Ashley, the chamber president, said she was impressed to see the visions of young people from outside Fair Bluff.
“It was very interesting,” she said. “Now whether we can get these things done is something else. The students are not involved thinking about funding because their professor told them to go into it like they don’t have a budget and to only think about design.”
Ashley said that some of the proposals would keep existing buildings in downtown Fair Bluff, while others would eliminate those buildings. “Andrew Fox, a professor, said he grew up in a small town of 1,200 people, and he told the students they might want to tone their proposals ‘down’ a bit,” Ashley said.
One proposal that all four Fair Bluff participants found intriguing and financially practical was one student’s idea of putting an amphitheater on the former Scott Chevrolet property beside the existing boat landing on the Lumber River.
They felt that is something that might be doable without being too expensive to become a reality.
“I think you could take some of the concepts they came up with and use them, but not everything, because the funding is not there,” said Ashley.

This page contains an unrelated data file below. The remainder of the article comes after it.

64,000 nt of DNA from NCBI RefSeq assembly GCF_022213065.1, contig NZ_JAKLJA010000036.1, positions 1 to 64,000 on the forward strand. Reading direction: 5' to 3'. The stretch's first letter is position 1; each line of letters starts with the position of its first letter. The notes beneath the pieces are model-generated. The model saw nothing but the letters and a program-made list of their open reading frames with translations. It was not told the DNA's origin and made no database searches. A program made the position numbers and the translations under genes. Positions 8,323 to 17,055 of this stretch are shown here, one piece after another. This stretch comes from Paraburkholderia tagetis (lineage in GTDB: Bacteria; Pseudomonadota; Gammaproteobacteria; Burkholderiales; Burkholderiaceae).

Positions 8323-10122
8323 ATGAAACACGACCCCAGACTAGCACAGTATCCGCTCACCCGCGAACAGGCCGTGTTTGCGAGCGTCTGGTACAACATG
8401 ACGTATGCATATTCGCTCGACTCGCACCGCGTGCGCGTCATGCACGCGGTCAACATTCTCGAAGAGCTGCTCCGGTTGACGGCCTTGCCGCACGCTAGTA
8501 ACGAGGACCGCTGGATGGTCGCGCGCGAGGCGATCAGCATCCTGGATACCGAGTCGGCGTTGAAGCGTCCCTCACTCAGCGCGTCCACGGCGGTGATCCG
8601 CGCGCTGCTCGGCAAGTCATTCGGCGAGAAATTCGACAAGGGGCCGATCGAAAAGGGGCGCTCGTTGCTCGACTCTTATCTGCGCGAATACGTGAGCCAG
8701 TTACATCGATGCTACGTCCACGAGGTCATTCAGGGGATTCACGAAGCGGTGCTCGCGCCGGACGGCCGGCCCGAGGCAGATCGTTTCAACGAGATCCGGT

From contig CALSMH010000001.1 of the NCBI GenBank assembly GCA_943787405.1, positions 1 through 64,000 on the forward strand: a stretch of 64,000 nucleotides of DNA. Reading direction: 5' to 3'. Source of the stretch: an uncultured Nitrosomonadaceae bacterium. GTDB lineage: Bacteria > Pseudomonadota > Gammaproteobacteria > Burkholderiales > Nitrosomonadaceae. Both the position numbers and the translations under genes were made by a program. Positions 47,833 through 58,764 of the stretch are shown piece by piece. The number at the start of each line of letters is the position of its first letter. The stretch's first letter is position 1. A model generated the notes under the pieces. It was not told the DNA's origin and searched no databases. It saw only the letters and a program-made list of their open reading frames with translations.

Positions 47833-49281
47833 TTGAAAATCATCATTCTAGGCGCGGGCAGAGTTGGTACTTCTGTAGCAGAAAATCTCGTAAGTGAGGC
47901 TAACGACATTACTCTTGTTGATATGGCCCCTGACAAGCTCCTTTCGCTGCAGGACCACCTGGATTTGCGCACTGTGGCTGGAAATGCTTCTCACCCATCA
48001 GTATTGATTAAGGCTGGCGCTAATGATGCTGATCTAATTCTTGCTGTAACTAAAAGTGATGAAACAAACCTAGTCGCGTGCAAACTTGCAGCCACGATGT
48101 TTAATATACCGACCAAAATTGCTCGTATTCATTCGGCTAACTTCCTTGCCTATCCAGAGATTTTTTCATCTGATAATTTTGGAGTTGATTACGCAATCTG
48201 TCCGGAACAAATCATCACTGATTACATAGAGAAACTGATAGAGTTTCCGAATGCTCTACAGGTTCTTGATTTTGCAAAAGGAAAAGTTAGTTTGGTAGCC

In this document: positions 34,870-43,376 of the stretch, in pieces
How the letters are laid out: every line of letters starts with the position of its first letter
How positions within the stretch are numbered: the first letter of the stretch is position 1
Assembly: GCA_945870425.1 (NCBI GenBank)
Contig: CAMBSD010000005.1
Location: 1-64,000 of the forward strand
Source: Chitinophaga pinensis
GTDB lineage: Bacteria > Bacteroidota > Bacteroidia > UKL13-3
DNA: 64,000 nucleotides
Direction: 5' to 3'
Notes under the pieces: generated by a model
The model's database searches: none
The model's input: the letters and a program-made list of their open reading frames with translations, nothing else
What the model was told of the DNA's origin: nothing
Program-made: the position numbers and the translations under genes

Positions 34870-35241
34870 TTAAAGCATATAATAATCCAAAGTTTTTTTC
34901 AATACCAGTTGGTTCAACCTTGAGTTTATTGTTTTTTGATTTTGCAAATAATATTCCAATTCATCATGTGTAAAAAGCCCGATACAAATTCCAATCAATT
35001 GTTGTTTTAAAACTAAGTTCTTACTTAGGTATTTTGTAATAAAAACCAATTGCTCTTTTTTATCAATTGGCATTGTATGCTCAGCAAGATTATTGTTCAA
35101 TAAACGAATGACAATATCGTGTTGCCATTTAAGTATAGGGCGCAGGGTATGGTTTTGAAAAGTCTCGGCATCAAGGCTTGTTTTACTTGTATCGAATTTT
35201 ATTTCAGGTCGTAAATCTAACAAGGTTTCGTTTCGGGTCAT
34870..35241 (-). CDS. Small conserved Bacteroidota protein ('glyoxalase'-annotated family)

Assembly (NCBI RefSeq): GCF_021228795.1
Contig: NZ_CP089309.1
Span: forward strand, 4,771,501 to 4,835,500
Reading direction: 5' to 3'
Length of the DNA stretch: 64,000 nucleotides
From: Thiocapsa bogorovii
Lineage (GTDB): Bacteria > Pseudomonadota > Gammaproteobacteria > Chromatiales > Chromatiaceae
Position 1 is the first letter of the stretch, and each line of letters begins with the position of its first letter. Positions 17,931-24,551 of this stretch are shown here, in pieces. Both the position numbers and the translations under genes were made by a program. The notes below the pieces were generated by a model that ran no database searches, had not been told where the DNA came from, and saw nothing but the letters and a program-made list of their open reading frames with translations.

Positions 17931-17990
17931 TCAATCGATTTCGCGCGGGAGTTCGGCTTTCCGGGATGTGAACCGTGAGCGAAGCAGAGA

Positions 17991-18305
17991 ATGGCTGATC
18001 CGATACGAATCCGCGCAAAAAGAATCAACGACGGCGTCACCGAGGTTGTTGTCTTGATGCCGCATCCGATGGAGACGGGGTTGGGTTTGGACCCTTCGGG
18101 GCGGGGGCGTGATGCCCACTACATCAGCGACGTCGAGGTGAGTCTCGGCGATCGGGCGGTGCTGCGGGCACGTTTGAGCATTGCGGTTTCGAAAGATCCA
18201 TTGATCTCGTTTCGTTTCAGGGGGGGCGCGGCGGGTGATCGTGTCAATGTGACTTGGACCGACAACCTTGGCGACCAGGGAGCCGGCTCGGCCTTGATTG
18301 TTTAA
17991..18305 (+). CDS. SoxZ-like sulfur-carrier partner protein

“I thought their concepts of rebuilding Fair Bluff were very interesting in certain ways,” Waddell said. “Some of them had some ideas that I think were practical and usable, so to speak, but some of them were a little bit far-fetched.”
“The students shared a variety of ideas, shedding a ray of sunshine on a bad situation,” said Gayle Hayes. “It was so good. They were only discussing the riverfront and backstreet behind the stores and, of course, there are a lot of people who are upset about their homes and businesses being destroyed, and you can’t have one without the other.”
“It gave you an upbeat feel that Fair Bluff is not forgotten,” Carolyn Foley said. “I felt like some of the students, the ones who had visited Fair Bluff, were in touch with reality, but some others were not. But they had some really good ideas and I think that, if you took a couple of their ideas and put them together, it would be a good fit for Fair Bluff.”
Foley said that money to implement whatever plans are agreed will be the big issue.
Both Waddell and Foley were critical of the fact that town officials did not attend the session.
“My complaint about that meeting is that none of the powers that be went. It bothered us that, out of all of Fair Bluff, only four women cared to go. We were upset by that,” Waddell said.
Foley was even more emphatic. “It’s worse than a shame that nobody from the town went to the meeting. Here they are, these people in Raleigh, trying to help us and nobody with the town government cares enough to go and see what they’re doing or give them any input.”
Walters said the design group will probably hold another meeting, this time in Fair Bluff, in the near future, and that suits Foley. “I think it would be really good for them to talk to a whole bunch of people in Fair Buff. They need to talk to the ‘Average Joe’ in Fair Bluff.”